Wednesday, May 25, 2016

Moral Hazard, expanded

Those who know me, know that moral hazard is, to me, the most important concept in economics, particularly because of its spillover into ethics and morality. My problem with the economics profession as a whole, is that its members tend to use an extremely narrow definition of the term, hobbling its significance and importance. I'd like to change that.

How do most people define the term? Let's look to Wikipedia first:


In economics, moral hazard occurs when one person takes more risks because someone else bears the cost of those risks. A moral hazard may occur where the actions of one party may change to the detriment of another after a financial transaction has taken place.

Moral hazard occurs under a type of information asymmetry where the risk-taking party to a transaction knows more about its intentions than the party paying the consequences of the risk. More broadly, moral hazard occurs when the party with more information about its actions or intentions has a tendency or incentive to behave inappropriately from the perspective of the party with less information.

Moral hazard also arises in a principal–agent problem, where one party, called an agent, acts on behalf of another party, called the principal. The agent usually has more information about his or her actions or intentions than the principal does, because the principal usually cannot completely monitor the agent. The agent may have an incentive to act inappropriately (from the viewpoint of the principal) if the interests of the agent and the principal are not aligned.



It might also help to know what "information asymmetry" is:


In contract theory and economics, information asymmetry deals with the study of decisions in transactions where one party has more or better information than the other.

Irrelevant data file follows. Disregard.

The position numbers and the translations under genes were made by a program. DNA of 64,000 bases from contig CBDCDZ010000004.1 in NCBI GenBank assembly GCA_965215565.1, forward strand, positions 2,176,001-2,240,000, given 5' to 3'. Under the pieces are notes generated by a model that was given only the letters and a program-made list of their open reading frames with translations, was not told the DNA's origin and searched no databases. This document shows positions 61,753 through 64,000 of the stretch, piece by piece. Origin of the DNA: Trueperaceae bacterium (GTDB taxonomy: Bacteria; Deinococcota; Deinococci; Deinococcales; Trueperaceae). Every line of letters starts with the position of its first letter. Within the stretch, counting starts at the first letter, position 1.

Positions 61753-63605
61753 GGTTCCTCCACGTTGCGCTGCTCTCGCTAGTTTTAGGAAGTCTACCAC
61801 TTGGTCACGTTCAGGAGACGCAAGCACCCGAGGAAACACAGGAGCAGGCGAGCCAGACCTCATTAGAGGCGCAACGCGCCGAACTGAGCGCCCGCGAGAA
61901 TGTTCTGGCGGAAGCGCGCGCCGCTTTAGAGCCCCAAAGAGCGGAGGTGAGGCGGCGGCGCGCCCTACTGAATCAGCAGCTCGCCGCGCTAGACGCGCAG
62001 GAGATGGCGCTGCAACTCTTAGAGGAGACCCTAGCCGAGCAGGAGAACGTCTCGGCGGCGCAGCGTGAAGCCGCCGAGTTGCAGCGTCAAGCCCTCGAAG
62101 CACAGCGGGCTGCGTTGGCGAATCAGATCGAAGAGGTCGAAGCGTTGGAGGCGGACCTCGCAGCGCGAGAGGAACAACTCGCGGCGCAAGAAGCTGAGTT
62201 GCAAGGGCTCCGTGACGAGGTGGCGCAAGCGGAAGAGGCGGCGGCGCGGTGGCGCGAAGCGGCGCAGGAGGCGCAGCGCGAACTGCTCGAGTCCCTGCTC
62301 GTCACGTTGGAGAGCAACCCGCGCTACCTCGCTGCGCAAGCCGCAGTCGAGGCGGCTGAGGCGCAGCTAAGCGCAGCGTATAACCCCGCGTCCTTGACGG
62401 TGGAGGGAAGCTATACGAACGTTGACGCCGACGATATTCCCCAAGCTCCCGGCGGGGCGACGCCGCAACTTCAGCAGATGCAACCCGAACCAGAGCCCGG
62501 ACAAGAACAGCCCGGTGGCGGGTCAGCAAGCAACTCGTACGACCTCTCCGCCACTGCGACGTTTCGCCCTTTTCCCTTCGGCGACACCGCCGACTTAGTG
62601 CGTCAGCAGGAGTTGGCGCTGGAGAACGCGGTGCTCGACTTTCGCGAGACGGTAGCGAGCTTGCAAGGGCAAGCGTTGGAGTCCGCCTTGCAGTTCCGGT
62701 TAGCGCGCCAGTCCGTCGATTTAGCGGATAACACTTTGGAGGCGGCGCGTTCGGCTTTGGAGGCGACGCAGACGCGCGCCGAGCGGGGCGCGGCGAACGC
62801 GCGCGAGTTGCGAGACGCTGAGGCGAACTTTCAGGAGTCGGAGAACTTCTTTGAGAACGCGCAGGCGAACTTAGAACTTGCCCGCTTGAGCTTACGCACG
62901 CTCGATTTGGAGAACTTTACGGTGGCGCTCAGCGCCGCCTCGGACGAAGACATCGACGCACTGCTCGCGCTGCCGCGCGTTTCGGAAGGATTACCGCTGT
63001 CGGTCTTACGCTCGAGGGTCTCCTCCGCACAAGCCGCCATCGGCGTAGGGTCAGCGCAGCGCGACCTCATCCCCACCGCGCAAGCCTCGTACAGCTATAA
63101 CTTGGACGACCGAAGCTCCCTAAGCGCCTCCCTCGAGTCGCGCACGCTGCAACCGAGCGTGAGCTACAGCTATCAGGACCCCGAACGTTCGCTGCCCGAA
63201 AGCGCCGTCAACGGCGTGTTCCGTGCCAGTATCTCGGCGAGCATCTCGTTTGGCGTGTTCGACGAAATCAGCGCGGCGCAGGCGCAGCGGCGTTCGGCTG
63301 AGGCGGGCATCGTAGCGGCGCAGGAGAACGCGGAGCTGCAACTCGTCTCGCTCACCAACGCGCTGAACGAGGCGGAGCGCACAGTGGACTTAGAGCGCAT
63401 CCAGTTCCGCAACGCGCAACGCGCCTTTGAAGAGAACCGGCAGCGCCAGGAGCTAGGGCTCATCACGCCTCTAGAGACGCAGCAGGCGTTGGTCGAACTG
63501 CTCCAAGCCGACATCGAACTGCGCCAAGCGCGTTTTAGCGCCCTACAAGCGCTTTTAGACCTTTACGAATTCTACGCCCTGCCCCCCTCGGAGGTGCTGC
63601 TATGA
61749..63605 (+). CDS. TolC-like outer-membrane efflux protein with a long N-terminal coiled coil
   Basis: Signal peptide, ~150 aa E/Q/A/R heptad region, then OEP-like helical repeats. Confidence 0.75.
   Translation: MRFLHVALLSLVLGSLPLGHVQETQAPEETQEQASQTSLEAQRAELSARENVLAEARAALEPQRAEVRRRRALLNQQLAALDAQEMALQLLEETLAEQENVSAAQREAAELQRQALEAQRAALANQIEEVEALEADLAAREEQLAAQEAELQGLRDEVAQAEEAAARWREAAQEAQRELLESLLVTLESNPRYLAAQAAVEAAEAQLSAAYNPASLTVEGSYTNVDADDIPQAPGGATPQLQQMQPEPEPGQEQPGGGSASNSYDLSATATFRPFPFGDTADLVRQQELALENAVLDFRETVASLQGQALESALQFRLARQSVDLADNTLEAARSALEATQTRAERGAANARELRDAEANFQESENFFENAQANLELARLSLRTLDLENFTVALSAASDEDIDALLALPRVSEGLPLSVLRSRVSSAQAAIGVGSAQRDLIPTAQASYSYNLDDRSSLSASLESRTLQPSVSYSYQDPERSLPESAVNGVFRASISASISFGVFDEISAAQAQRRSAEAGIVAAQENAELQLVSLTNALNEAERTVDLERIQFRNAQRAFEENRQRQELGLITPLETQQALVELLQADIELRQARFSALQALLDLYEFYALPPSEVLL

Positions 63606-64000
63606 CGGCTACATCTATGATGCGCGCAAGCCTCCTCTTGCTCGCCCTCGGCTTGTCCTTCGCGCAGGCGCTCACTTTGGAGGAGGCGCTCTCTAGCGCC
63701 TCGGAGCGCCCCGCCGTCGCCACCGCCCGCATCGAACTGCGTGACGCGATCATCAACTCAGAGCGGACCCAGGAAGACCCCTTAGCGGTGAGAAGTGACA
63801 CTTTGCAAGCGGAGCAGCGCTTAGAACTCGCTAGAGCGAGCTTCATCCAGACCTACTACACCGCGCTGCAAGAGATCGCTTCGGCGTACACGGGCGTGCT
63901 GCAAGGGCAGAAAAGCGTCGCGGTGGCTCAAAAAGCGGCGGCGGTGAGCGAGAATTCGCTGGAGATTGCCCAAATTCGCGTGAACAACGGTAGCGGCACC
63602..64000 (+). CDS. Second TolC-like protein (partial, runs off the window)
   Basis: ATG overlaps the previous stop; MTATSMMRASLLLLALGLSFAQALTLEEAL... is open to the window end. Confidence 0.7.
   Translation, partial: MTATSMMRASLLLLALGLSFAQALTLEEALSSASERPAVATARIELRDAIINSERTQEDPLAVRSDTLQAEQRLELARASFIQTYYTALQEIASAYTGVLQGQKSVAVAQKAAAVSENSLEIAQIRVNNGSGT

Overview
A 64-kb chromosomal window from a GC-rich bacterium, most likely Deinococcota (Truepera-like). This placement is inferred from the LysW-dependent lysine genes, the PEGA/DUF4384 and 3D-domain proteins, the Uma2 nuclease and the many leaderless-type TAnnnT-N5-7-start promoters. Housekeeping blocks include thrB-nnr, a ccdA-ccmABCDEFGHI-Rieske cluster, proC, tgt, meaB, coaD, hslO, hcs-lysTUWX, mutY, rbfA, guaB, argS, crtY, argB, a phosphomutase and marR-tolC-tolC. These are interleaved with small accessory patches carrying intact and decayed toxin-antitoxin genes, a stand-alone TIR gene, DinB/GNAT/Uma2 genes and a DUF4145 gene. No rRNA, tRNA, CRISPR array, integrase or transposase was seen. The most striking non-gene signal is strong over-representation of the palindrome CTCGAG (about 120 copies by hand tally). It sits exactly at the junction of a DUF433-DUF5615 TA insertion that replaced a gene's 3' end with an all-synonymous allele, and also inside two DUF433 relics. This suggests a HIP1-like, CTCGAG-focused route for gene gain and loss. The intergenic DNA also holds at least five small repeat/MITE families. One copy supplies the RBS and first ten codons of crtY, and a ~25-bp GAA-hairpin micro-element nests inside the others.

The definition is thus limited to cases of "taking risks" you wouldn't otherwise take, because someone else is "bearing the costs." Somehow this seems incomplete to me. Why just this one behavior, and not any other actions you might have taken when you realize (or believe) you yourself are not fully bearing (or not bearing at all) the burdens involved, because of the particular structure of incentives? It turns out, every action you take entails unique risks. There is no distinction between incentives to take alternate actions and incentives to take alternate risks. Every incentive does both.

In the Milgram Experiment, everyday people were subjected to perverse incentives, and actively victimized others (or in this case, carried this illusion -- nobody was actually hurt; it was acted) as a result. An authority figure absolved them from any responsibility for their actions, so most of the test subjects complied, to one degree or another (Link to: Milgram experiment on Wikipedia). Is directly imposing burdens (pain, injury, impeding others, etc.) upon others a form of moral hazard (especially if someone is explicitly absolved from responsibility for the effects of these violent actions)? This seems to follow the form and spirit of the term, so I would say "yes."

Moving to "information asymmetry," we are talking about a situation where one person knows more than another person regarding the particulars of a mutual arrangement. What is it called when you don't know something, or don't fully understand something? Ah yes, ignorance! If your ignorance causes you to believe in a different set of incentives (and apparent burdens) than actually exist, this would encourage you to act differently than you might otherwise act, wouldn't it? If you are aware of someone else's ignorance, isn't that also an incentive to act in ways you might not otherwise act, in regards to that person? Doesn't this also fit the form of the term "moral hazard"? I think "yes" to this as well.

Getting to the conclusion, moral hazard describes any situation whereby the burdens of an action are either not fully borne by the person acting, or the person ignorantly believes this to be the case. Now, this has far-reaching implications in other fields of study, which I intend to touch upon in future blogs. Stay tuned, and in the meantime, think about it.

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